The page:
Jeremy Hunt is quietly selling off a crucial part of the NHS that’s been saving us millions

JEREMY HUNT Conservative Ralf Little
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Doctors expressed their outrage on 26 June as they discovered the Department of Health (DoH) run by Jeremy Hunt will push ahead with a deal to sell off up to 75% of NHS Professionals – a staffing agency which reportedly saves the taxpayer around £70m a year.


The DoH owns NHS Professionals (NHSP), a private limited company created to supply a bank of over 90,000 medical staff across different NHS Trusts. The flexible arrangements apparently save the government £70m a year in costs while non-government owned private staffing agencies can be around 30% more expensive.

Consultancy Deloitte is running a sales process for a private supplier to buy up the majority share. And it could be sold for around £50m. In November 2016, when the private deal was originally initiated, the Minister of State for Health Philip Dunne said:

We want to see the company take advantage of this opportunity to expand its business, acting as a true alternative to expensive agencies

“Utterly ludicrous”

But doctors have hit out at the move, expressing their disapproval on Twitter:

Some also suggested there was only one direction the sell-off was heading:

Nurse and midwife Sarah Holmes MBE, meanwhile, described it as:

yet another example of profit being made exploiting scarce NHS resources and people

NHS staffing crisis

The move comes as warnings mount that a staffing crisis is looming. A crisis which is leading to deteriorating hospital conditions. A problem which could mean a very difficult winter for medical staff and patients. Especially as one in nine nursing posts are already unfilled.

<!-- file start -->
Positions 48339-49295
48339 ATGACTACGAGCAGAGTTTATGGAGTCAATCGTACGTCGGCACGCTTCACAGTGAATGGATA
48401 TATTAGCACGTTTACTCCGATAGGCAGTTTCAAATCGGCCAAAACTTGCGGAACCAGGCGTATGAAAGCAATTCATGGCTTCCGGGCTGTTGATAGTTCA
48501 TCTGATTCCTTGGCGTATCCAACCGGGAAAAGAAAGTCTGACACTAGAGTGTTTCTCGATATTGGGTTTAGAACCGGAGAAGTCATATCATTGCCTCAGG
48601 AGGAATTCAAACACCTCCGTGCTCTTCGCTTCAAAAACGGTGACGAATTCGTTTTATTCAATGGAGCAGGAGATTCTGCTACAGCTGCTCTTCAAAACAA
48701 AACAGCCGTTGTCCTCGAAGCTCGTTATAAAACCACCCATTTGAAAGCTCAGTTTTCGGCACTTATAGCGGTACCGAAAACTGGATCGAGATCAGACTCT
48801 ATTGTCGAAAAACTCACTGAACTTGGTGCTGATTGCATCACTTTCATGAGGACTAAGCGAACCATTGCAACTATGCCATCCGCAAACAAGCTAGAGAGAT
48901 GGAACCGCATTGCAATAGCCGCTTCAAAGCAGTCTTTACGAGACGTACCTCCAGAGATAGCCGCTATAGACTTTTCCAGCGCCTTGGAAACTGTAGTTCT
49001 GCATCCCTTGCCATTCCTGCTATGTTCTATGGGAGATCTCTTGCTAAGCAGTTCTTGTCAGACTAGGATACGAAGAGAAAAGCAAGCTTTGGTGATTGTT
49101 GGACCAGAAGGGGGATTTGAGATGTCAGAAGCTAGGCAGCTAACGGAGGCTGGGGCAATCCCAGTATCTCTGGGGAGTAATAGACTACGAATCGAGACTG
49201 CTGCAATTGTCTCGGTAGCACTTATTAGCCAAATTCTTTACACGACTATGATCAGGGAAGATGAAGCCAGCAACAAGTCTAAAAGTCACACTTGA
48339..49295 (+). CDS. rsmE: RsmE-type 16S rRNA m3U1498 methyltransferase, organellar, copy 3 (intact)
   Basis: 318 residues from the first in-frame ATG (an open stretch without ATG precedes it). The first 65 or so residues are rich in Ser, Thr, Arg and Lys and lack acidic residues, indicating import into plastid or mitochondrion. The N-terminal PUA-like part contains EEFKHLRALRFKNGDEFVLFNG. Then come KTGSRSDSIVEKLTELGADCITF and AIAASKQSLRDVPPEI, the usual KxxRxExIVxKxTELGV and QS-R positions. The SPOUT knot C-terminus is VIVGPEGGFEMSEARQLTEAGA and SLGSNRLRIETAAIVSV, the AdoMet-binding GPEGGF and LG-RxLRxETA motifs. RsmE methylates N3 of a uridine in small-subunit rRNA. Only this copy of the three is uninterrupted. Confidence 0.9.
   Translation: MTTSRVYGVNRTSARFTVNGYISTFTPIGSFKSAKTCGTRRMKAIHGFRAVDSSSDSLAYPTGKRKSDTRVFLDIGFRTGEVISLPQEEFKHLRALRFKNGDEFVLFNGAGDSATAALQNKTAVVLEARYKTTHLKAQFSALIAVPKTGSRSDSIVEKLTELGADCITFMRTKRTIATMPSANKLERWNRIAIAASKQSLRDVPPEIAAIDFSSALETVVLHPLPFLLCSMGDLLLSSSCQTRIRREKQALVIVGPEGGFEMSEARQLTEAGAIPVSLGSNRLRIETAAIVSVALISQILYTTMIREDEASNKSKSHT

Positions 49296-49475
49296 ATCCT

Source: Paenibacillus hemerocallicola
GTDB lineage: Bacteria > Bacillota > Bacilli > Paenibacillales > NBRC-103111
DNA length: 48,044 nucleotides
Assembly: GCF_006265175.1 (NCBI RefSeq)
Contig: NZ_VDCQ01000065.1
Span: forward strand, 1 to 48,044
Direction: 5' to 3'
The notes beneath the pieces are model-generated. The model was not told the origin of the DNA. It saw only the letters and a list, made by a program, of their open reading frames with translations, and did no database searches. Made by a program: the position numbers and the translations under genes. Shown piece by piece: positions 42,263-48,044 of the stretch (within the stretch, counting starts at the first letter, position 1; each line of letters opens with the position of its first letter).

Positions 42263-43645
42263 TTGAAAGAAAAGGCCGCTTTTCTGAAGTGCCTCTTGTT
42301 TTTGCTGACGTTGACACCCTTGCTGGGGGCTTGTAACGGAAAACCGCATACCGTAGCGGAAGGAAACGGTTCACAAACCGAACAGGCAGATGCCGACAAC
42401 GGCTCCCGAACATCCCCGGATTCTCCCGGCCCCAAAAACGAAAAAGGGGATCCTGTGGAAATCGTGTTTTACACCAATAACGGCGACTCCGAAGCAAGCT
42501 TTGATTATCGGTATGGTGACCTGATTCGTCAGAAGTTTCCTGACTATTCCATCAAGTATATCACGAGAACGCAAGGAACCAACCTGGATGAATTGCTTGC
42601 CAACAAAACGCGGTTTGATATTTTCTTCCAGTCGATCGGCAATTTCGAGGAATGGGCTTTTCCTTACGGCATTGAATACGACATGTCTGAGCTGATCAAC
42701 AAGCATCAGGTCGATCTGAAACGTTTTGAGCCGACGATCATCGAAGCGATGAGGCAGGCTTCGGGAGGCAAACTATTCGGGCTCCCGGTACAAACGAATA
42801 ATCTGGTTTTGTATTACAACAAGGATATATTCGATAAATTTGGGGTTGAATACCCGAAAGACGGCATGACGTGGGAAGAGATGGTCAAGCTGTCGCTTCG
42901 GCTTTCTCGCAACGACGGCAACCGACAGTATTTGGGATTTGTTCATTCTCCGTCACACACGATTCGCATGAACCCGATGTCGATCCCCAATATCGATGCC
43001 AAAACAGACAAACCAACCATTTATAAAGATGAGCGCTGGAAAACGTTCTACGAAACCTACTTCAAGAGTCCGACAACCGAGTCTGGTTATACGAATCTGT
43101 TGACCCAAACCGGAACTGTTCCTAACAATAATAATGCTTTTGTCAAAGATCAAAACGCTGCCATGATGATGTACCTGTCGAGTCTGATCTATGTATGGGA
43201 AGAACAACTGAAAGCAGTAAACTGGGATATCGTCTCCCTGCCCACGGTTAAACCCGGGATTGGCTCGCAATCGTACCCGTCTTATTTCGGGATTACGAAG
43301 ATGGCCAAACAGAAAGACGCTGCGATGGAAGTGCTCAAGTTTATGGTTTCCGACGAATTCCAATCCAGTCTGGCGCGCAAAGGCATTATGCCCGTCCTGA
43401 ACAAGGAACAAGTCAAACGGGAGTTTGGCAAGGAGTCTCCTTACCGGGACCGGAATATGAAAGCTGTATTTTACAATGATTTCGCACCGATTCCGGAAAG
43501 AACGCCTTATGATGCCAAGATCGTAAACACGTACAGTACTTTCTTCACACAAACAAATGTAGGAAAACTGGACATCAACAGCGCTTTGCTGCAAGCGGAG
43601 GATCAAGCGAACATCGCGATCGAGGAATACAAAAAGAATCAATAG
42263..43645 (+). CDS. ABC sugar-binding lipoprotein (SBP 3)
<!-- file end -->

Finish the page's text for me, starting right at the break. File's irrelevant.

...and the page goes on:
Agency staff currently cost the NHS £4bn according [paywall] to The Financial Times. The argument from government is that more investment will expand the capacity of NHSP to deliver cost-effective staffing. It remains unknown, however, whether the sell-off will enable savings.

Prior to the general election, Sky News identified Staffline as a potential bidder. Staffline already runs welfare and probation programmes for the government. Although their relative cost is fairly opaque.

Privatisation concerns

The increasing privatisation of the heath service is causing alarm amongst health professionals and campaigners. And despite excuses provided by the government, increasing cash for private companies has simply gone hand in hand with longer waiting times and reduced staff numbers.

Cat Hobbs from campaign group We Own It sees only one party benefiting. She says:

The government has no evidence and no mandate for privatising our NHS. Yet [Jeremy] Hunt is picking it apart for profit, propped up by consultancies like McKinsey and Deloitte who make millions from the process.

This is the latest in a long line of measures that Hunt and his party have rolled out to place the running of the NHS in the hands of private companies; often done beyond the scrutiny of parliament. And with plenty to distract the public coming out of Westminster, we must watch the minister like a hawk.

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